Dealers said Tuesday’s decline was as irrational as the earlier run-up that catapulted the index to 7,400 in May, during which investors paid about 22 times the amount they expected to make this year.
Given that local stock valuations, based on price to equity (P/E) ratio, have gone down to 15 to 17 times, there’s some scope to allocate more to equities, said Maria Theresa Javier, senior vice president and head of asset and trust management unit at Ayala-led Bank of the Philippine Islands.
Time to invest now
At current levels, Javier said the market was trading at the same valuations as those seen last December, before the Philippines received sovereign investment-grade ratings from Standard & Poor’s and Fitch Ratings.
Javier added that Tetangco’s speech was reassuring. “If you’re looking at a long-term horizon, the time to invest is now,” she said.
Tetangco’s key message was that underlying Philippine fundamentals were solid and that safeguards had been built to ride out the volatility, indicating that there was no need to deviate from the current policy stance.
This suggested that there won’t be a sharp rise in local interest rates even as the US Federal Reserve Bank unwinds the regime of easy money.
“When the market is up, we experience irrational (buying) exuberance and when falling, there’s also irrational fear,” said First Metro Investments Corp. president Roberto Juanchito Dispo.
“Yes, we’re experiencing net foreign selling but we’re seeing net local buying. Otherwise, the foreign investors can’t exit,” he said.
“Moving forward, the market will recover and those brave enough will benefit,” he said.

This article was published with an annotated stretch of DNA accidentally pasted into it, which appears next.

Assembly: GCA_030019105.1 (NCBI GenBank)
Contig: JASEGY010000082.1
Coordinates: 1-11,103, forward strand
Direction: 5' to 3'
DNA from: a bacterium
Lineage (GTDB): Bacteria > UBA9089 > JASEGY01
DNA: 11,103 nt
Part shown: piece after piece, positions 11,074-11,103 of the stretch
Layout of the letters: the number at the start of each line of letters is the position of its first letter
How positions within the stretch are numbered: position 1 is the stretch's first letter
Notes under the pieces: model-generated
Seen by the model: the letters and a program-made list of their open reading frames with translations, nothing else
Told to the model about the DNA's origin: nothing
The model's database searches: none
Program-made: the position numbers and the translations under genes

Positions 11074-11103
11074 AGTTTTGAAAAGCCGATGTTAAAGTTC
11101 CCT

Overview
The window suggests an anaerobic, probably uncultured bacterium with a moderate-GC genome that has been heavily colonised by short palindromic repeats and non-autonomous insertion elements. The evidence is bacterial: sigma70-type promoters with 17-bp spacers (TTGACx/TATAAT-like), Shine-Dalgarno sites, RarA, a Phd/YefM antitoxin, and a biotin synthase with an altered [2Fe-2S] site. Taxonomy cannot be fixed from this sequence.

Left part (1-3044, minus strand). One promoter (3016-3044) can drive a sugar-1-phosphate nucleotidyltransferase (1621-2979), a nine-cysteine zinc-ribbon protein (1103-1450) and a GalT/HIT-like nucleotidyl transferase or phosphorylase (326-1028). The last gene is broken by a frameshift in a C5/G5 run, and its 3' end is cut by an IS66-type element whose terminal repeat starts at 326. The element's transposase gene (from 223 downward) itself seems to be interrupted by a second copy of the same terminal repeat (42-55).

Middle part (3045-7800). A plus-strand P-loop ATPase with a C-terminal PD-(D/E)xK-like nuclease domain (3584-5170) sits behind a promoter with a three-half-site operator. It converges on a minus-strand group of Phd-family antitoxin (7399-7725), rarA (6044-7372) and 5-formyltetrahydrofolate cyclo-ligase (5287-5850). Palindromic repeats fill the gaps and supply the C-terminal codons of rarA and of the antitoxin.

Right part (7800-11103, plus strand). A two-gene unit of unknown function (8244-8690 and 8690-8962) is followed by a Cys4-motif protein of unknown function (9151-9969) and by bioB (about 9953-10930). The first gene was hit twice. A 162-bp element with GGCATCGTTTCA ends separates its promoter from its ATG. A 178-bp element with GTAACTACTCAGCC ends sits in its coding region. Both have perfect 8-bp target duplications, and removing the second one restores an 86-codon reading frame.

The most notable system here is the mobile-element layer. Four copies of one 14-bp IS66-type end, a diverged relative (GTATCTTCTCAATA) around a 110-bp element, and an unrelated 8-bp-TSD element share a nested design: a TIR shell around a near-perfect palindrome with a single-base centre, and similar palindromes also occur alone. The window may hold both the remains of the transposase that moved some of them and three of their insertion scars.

Searching for bottom
But despite Wednesday’s strong rebound, Banco de Oro Unibank chief strategist Jonathan Ravelas said the market might not have seen the worst yet.
“I don’t think this is the bottom,” he said.
Ravelas noted that across the region, P/E ratios had gone down to 13x, which meant that local equities were still trading at levels that were more expensive than those of its regional peers.
“To call the bulls back into play, the PSEi needs to climb back to 6,750,” he said, adding that for the full year, the index would have to go back to at least 6,500.
Value turnover at the stock market on Wednesday amounted to P9.63 billion. There were 146 advancers as against 34 decliners. Thirty stocks were unchanged.
The day’s biggest index gainers were AEV (+14.88 percent), MWC (+12.27 percent) and Jollibee (+9.86 percent). DMCI, MPI, EDC and URC also surged by over 8 percent. Other big index gainers were ALI (+7.41 percent), SM Prime (+6.76 percent) and AP (+6.61 percent).
PLDT remained the country’s most valuable company in terms of market capitalization at P585 billion (+3.32 percent). Runner-up SM Investments (+6.37 percent) ended with P573.76 billion.
Tetangco said the financial market knew that foreign funds would rotate back to developed markets at some point and that it was just the timing that left market players guessing.
The central bank chief said it was a good thing that the Federal Reserve had earlier given its guidance on the unwinding of its bond-buying activities.
Originally posted at 05:36 pm | Wednesday, June 26, 2013